Delaware beaches again top in nation for water quality
Putting it in World Series terms, Delaware has just made a “cleanest sweep,” for the fourth straight year, capturing the crown for the country’s cleanest beach water quality. The acclaim came from the National Resources Defense Council, the non-partisan international environmental advocacy group that annually assesses all beaches in the 30 coastal states.
The NRDC based its latest rankings on new and more stringent water quality parameters from the U.S. Environmental Protection Agency, and once again, as has happened every year since 2010, Delaware’s beaches topped the nation for cleanliness.
Also, in its report, “Testing the Waters” in Delaware, the NRDC once again recognized DNREC’s Recreational Water Quality Testing Program as one of the most comprehensive in the nation.
The NRDC made its rankings for clean beaches based on the EPA’s beach action values (BAV) measurements, “a more protective threshold than the national allowable bacteria levels used in previous years to trigger beach advisories.”
A total of 15 of Delaware’s 24 beaches — almost two in three — had zero percent of water samples exceeding the BAV threshold. Statewide in 2013, there were 3 percent exceedances. Sampling from 17 selected beaches using the more stringent BAV threshold, Delaware had 2 percent exceedances, which put the state first the nation.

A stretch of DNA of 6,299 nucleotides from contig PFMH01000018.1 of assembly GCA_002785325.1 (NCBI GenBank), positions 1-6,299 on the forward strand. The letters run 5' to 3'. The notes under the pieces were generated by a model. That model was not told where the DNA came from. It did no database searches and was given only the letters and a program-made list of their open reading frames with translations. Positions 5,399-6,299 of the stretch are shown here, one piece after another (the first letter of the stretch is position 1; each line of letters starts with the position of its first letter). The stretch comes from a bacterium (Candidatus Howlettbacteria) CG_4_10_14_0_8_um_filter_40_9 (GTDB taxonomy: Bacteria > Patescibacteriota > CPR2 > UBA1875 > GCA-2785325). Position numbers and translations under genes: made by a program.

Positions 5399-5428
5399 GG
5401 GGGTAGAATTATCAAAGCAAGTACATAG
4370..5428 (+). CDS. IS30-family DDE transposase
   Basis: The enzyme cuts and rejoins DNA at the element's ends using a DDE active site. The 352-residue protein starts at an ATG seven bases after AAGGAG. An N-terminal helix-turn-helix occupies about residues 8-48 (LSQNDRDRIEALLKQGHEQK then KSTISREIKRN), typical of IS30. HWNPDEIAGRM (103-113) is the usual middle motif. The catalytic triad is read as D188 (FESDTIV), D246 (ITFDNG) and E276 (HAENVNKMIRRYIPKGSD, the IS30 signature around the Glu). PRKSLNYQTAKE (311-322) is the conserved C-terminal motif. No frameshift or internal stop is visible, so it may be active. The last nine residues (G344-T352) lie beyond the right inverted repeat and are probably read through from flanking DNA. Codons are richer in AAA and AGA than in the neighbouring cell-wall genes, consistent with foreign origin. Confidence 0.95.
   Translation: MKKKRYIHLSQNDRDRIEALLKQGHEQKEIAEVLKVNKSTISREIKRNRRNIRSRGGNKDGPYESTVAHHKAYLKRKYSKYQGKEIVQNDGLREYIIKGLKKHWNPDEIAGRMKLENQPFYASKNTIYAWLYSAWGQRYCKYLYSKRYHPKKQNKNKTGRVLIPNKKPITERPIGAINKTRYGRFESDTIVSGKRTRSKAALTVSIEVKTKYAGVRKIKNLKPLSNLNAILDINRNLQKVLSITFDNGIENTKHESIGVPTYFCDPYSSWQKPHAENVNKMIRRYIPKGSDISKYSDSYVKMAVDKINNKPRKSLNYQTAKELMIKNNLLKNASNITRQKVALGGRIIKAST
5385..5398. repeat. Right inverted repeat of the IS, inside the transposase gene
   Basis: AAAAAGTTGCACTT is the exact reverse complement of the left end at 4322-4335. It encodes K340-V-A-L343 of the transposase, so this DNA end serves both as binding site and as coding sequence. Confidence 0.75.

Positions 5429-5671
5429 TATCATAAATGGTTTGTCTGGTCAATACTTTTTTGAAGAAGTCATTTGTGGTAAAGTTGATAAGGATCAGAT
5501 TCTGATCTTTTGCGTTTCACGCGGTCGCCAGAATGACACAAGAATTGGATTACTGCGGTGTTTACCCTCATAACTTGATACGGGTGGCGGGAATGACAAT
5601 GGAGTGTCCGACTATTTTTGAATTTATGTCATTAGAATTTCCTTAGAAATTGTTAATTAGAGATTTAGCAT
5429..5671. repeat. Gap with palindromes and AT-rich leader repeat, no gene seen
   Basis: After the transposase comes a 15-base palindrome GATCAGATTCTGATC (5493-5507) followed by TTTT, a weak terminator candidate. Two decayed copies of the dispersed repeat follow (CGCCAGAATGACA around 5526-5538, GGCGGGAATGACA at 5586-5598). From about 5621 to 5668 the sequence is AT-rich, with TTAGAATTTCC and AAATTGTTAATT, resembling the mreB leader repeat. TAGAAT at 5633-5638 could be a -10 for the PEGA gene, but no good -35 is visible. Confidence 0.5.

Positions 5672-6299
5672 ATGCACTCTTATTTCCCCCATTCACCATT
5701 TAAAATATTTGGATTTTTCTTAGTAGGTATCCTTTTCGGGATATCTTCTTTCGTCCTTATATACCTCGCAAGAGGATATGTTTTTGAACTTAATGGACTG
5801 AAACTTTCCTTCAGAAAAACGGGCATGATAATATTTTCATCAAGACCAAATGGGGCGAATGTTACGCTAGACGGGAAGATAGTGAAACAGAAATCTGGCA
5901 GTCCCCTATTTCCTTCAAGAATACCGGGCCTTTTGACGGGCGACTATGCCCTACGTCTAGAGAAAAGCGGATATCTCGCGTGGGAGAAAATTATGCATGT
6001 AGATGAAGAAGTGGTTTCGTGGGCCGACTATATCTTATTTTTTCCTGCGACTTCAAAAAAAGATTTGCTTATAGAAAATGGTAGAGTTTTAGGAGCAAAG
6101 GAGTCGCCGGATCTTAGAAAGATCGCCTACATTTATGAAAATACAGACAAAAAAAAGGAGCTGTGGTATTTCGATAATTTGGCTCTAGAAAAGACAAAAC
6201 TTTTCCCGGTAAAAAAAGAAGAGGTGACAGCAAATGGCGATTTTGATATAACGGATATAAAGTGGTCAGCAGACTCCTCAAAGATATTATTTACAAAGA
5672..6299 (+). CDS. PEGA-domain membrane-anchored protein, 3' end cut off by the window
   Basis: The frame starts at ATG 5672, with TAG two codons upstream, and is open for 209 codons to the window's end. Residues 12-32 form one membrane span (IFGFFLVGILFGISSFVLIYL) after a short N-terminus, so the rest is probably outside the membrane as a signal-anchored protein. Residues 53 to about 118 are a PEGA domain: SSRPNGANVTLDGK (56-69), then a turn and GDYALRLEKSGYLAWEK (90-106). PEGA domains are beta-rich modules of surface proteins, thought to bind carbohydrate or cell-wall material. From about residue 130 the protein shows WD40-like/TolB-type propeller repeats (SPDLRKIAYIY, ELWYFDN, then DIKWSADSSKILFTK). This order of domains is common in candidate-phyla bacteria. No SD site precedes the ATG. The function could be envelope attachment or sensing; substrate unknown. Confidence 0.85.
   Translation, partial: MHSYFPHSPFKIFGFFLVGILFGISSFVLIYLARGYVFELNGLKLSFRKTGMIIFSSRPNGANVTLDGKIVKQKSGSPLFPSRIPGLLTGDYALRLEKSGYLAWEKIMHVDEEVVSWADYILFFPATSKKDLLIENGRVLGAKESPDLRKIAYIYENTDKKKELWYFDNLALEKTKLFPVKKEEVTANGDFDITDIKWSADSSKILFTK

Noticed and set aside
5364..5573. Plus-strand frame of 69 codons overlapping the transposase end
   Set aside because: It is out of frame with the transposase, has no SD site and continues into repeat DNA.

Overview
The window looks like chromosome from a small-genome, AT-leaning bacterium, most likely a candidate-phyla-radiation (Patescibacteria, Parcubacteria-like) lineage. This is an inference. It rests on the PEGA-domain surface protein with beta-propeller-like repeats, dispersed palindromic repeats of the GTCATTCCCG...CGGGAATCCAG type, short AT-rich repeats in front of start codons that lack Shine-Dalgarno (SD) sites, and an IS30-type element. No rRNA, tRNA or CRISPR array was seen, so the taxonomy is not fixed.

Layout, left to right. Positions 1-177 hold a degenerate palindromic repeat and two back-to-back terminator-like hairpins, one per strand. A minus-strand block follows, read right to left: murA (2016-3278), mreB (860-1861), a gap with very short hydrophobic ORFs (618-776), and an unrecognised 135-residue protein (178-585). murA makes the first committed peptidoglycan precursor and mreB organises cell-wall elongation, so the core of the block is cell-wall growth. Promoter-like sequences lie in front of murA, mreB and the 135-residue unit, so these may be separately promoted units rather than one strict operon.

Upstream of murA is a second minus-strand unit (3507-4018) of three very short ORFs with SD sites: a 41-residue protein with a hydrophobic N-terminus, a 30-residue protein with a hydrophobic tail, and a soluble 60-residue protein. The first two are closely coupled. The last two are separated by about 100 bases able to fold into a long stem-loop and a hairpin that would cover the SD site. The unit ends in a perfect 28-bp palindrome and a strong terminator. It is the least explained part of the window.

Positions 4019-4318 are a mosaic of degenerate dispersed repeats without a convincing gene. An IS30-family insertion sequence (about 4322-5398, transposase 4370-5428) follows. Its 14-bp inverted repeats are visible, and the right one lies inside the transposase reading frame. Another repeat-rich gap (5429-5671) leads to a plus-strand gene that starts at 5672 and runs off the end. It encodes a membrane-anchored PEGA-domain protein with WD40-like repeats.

“I’m proud that Delaware has once again earned the distinction of having some of the best beaches in the country. Under Gov. Markell and [outgoing] DNREC Secretary Collin O’Mara’s leadership, clean water and conservation are a priority in Delaware,” said U.S. Sen. Tom Carper. “Those efforts, combined with infrastructure projects and beach and dune replenishment, have helped make our coastline a great tourist destination in America and a strong part of Delaware’s economy.”
“Delaware has a well-deserved reputation for having some of the best beaches in the country. That’s been confirmed again this year with the state’s fourth consecutive top rating in beach water quality,” said U.S. Rep. John Carney.
That report also found that beach tourism provides more than 10 percent of the state’s total employment, taxes and business production.
“With the state once again rated No. 1 nationally for beach water quality and one of Dewey’s beaches recognized as a ‘Superstar Beach’ — and through the continued success of our nationally-recognized beach nourishment projects — Delaware has really emerged as a premier beach destination, “ said newly installed DNREC Secretary David Small.
Up-to-date water quality results are posted on DNREC’s website, at http://apps.dnrec.state.de.us/RecWater/ and are also available by calling DNREC’s toll-free, 24-hour “Beach Hotline” at 1-800-992-WAVE (9283) or by signing up to receive Beach Monitoring updates at http://www.dnrec.delaware.gov/Pages/DNRECLists.aspx.